As the Cambridge Science Festival enters its final two days people will have an opportunity to consider the history of the universe and the future of the planet in public lectures given by leading Cambridge scientists.

The current model of the universe starts with a hot big bang about 14 billion years ago. But there are many puzzling questions about the big bang theory. Did time really "begin"? And will the future really be a cold, eternal void? Tonight (Friday 21 March) Professor Neil Turok, of the Department of Applied Mathematics and Theoretical Physics, will address these questions in a public lecture entitled The Search for the Complete Theory of the Cosmos.

The hour-long talk, which is the final lecture in Cambridge Science Festival's Spotlight on Science series, will take place in the Babbage Lecture Theatre on Cambridge University's New Museums Site at 7.30pm. The lecture is free and aimed at an audience of 14 years old and above.

The lecture will start with a review of recent satellite measurements, confirming theoretical predictions. They include the polarisation of the microwave sky, predicted a decade ago by Professor Turok and colleagues.

These observations have established a `standard model' for cosmology, in which a mysterious `dark energy' has recently come to dominate the density of the Universe and is driving an acceleration of its expansion.

Professor Turok has proposed a new theory, called the `cyclic Universe'. According to the theory, dark energy drives an eternal series of cycles, each consisting of a big bang followed by a period of activity. This, in turn, is followed by accelerating expansion, which `cleans up' the debris, restoring the Universe to a smooth, pristine state ready for the next bang.

It was a love for nature during an African childhood, and a passion for beetle-collecting in particular, that introduced Prof Turok to the excitement of science.

"When I first arrived at Cambridge, I intended to study mathematical biology and ecology," he says, "But the lure of fundamental physics, with its extraordinary precise predictions, proved too much to resist, and I was drawn to study particle physics, which was just beginning to be connected to the big bang theory."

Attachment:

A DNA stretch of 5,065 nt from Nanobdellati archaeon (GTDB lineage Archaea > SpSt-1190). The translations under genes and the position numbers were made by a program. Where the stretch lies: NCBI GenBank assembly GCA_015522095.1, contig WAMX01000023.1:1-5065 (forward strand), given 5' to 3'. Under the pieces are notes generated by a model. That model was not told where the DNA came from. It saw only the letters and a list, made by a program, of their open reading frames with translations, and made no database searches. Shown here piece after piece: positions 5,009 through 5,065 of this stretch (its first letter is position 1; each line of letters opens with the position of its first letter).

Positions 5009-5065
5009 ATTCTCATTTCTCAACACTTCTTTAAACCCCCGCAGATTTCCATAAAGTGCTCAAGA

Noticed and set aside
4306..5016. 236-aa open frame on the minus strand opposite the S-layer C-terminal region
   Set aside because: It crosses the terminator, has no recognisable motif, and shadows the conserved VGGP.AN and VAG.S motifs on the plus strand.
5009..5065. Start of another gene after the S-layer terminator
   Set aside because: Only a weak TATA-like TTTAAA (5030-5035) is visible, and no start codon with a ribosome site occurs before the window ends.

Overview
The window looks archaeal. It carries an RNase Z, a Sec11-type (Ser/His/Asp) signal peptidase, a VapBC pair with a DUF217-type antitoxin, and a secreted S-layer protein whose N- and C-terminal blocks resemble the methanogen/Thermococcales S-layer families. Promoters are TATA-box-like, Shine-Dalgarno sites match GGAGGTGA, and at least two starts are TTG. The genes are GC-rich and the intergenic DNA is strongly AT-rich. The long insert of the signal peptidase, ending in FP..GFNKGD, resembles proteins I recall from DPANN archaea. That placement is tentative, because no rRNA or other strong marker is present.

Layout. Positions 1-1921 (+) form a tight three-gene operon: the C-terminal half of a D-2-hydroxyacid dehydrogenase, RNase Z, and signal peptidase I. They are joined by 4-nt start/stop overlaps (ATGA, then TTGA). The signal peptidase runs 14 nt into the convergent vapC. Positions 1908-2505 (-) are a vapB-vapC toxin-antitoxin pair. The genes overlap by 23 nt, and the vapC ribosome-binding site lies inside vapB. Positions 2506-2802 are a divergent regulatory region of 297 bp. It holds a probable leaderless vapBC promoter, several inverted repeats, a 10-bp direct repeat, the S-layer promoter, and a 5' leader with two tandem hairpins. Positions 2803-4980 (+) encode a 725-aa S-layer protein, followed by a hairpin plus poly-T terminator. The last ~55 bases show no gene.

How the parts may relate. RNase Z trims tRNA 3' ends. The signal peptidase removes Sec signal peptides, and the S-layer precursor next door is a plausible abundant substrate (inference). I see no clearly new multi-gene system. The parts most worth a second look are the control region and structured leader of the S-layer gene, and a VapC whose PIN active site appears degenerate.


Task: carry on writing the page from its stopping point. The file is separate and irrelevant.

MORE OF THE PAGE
Could we reorganise our lives to recycle or re-use everything we throw away? Microscopic sea creatures could help to dispose of carbon dioxide - but what is global warming doing to them? And how can we design eco-friendly buildings and cities for a green future?

These are some of the questions that researchers working at the Cambridge-MIT Institute (CMI) will be discussing in a series of talks being held tomorrow (Saturday 22 March) at the BP Institute, Madingley Rise.

Part of the final day of Cambridge Science Festival, the five lectures have been organised under the environmental banner Extremely Green. All are free and open to members of the public, including children aged 14 and over - or, in the case of the first talk, as young as eight.

CMI - which brings together researchers from Cambridge University and the Massachusetts Institute of Technology - hopes the event will show the public how its projects are developing sustainable energy technologies to meet targets for reduced greenhouse emissions.

The scientists contributing to the day will look at how we live - in terms of the air we breath, the packaging we throw away, and the buildings we inhabit - and make suggestions for radical solutions.

"We hope to show our audiences, particularly young people, that science can transform our world and the way we live," said Professor Harry Elderfield from the Department of Earth Sciences, one of the five speakers.

"In my talk, Greenhouse Gas and Acid Sea, I want to explain how, if we have a better understanding of the way nature moves carbon dioxide around our planet, it could help us find new ways of tackling the worrying levels of greenhouse gas."

The five talks are: Every Breath You Take, given by Prof Nick Collings, 10.30-11.30am (recommended for ages eight and over); Think No Waste, by Prof Peter Guthrie, 11.45am-12.45pm; Greenhouse Gas and Acid Sea, by Prof Harry Elderfield, 1-2pm; The Physics of Low Energy Buildings, by Prof Andrew Woods, 2.15-3.15pm; and Designing Cities for the Future, by Prof Marcial Enchenique, 3.30-4.30pm (all aimed at ages 14 and above).

Other highlights of the final Saturday include a Maths Public Open Day at the Centre for Mathematical Sciences (Wilberforce Road), where mathematicians working on everything from prime numbers to volcanoes are staging displays, interactive demonstrations and talks to illustrate the huge range of their work. And at Addenbrooke's visitors will have the chance to take a closer look at the human body with tours of the Magnetic Resonance Imaging facilities at the Herschel Smith Laboratories and the Wolfson Brain Imaging Centre.

Space for many events will be limited: please arrive early to avoid disappointment.

For more information on Cambridge Science Festival phone 01223 766766 or go to

Image courtesy of NASA

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